Meanwhile, the Internal Revenue Service, not an agency the public typically associates with laughter, hired a vendor named Comedy Workshop Productions, whose website describes it as “a school for wannabe comics” that also offers consulting services and keynote speaker services.
The company’s founder, Judy Carter, even mentioned the hiring on a blog post on the company’s website.
“As I was contemplating how to pay my quarterly taxes, I got a call from the IRS,” she wrote. “Believe it or not, I loved hearing from them as they hired me to do two gigs.”
Ms. Carter’s online LinkedIn account makes clear the IRS wasn’t her only government client over the years, with other agencies listed including the U.S. Senate, the Federal Reserve Bank and the U.S. Air Force and Navy.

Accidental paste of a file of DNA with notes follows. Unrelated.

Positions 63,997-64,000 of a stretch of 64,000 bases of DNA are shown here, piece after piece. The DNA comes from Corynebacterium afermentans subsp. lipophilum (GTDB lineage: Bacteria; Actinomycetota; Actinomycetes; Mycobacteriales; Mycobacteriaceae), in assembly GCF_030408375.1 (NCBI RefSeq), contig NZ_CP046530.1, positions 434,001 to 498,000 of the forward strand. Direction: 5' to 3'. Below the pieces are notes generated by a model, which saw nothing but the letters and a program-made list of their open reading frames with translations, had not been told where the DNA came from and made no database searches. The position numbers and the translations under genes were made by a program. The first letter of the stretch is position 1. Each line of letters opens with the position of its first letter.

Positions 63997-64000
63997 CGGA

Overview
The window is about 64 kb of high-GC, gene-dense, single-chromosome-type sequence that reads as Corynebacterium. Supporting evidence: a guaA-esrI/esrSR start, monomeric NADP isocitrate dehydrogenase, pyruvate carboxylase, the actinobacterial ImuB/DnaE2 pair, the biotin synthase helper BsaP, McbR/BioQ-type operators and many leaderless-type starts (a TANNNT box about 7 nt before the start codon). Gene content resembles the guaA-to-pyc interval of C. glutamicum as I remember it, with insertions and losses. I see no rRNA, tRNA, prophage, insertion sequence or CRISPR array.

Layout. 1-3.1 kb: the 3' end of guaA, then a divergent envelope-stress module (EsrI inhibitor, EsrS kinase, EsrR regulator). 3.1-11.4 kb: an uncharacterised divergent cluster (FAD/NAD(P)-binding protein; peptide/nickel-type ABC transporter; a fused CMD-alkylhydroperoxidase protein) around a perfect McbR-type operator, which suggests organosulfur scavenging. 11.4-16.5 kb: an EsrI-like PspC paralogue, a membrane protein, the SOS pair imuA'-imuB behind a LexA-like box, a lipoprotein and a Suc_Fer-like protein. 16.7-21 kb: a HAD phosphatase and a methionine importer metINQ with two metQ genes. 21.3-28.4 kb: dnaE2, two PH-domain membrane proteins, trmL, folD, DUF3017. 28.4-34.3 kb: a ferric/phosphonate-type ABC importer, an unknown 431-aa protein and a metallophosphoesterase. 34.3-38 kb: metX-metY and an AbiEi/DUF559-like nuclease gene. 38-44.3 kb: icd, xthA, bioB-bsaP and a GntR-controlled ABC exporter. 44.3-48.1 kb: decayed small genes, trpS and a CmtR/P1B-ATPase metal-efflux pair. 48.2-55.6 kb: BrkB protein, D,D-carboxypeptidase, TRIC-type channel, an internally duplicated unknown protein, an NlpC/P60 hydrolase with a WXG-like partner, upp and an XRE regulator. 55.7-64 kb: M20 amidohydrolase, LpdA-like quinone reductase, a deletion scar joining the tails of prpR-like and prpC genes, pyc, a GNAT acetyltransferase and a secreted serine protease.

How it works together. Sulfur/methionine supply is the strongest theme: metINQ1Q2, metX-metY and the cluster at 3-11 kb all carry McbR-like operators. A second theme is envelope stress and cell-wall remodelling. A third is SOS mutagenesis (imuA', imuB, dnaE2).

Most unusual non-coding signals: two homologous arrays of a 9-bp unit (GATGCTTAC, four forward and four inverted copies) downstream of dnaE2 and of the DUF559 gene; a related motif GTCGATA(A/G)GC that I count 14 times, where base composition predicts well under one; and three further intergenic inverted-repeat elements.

In a statement, IRS officials said the expenditures, totaling more than $16,000, stemmed from two training seminars in September 2009 for local managers in the customer-service operations in Brookhaven and Buffalo, N.Y.
“Each training session included a three-hour workshop conducted by a recognized expert at helping employees deal with stress in the workplace using a lighthearted approach to workplace conflict resolution,” the IRS noted in a prepared statement to The Times.
“Despite the name of this company, this expert was retained to run sessions focused on developing effective communication methods for improving employee and customer relations.”
© Copyright 2013 The Washington Times, LLC. Click here for reprint permission.
Jim McElhatton is an investigative reporter for The Washington Times. He can be reached at firstname.lastname@example.org.
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